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New Test Speeds Up Heart Attack Care

New Test Speeds Up Heart Attack Care

New Test Speeds Up Heart Attack Care

New Test Speeds Up Heart Attack Care

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An innovative, low-cost diagnostic test that identifies patients at risk of myocardial infarction (MI) could enhance the treatment of patients at emergency departments worldwide.

A global study, led by researchers at the University of Edinburgh, has determined that the ARCHITECTSTAT high-sensitive cardiac troponin I assay can rule out the risk of MI in 49% of patients admitted with chest pains to hospital emergency departments. The test assesses levels of troponin, a muscular protein which is elevated in blood samples following MI. Older troponin-measuring diagnostic assays were less sensitive and often required patients to have multiple blood samples assessed, increasing waiting times. The newer, more sensitive assay only requires a single sample to be assessed and allows more accurate thresholds to be used to determine MI risk. Currently, the majority of physicians use troponin levels above the 99th percentile to identify a high risk of MI. This study, conducted by Dr Andrew Chapman and colleagues, aimed to assess whether a threshold of <5ng/mL troponin would be an effective measure of MI risk.

The study involved a meta-analysis comprising 22,457 patients over 19 cohorts. Researchers found that when the 5ng/mL limit was utilised, a predictive negative value of 99.5% could be obtained for MI events, which translated as 60 missed events out of 11,012 patients with troponin levels <5ng/mL. There were no cardiac deaths among the low-troponin group of patients after 30 days, and only 7 deaths after a year, translating as a 99.9% predictive negative value for cardiac death. For comparison, this meant 5-fold fewer MI events were missed than when using the 99th percentile threshold. These results, according to the study authors, should encourage adoption of new guidelines to improve patient care.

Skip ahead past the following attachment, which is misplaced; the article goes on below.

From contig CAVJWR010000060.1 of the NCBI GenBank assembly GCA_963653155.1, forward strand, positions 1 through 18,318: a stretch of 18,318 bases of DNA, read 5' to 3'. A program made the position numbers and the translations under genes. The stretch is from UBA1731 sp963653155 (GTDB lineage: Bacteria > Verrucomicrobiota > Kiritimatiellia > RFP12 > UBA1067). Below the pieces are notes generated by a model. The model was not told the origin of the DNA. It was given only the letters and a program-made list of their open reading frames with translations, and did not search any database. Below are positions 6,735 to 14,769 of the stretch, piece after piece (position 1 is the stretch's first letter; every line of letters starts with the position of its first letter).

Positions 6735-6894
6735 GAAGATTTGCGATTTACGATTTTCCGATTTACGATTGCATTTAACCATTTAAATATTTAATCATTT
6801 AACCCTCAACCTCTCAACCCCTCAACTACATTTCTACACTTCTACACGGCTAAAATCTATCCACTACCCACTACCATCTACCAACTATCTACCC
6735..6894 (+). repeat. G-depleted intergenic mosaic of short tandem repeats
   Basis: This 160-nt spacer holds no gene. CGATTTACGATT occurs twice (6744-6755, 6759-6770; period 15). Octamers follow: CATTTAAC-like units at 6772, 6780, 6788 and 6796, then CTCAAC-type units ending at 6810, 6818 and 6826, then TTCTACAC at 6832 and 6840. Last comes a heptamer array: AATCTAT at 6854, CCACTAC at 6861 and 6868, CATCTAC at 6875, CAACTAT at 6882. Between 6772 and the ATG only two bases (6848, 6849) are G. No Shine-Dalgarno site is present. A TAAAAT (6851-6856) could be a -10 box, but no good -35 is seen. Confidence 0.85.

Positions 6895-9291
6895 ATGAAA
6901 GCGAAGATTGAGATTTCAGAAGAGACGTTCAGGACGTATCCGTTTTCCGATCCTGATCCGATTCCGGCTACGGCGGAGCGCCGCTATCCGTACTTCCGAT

The ARCHITECTSTAT test costs less than £5 per patient and can produce informative results in as little as 20 minutes. The adoption of the new safety threshold, combined with the use of high-sensitive assays, could, say researchers, speed up care and reduce costs by cutting hospital admissions. 

 Dr Andrew Chapman, a British Heart Foundation Research Fellow at the University of Edinburgh and the paper’s lead author, said “We believe the findings of this worldwide study will provide national and international guidelines committees with the evidence they need to recommend the use of troponin testing to rule out heart attacks much earlier in the emergency department.

“This has major potential to improve the safety and efficiency of healthcare delivery, at a time of increasing financial pressures on our National Health Service.”


Chapman, A. R., Lee, K. K., Mcallister, D. A., Cullen, L., Greenslade, J. H., Parsonage, W., . . . Mills, N. L. (2017). Association of High-Sensitivity Cardiac Troponin I Concentration With Cardiac Outcomes in Patients With Suspected Acute Coronary Syndrome. Jama. doi:10.1001/jama.2017.17488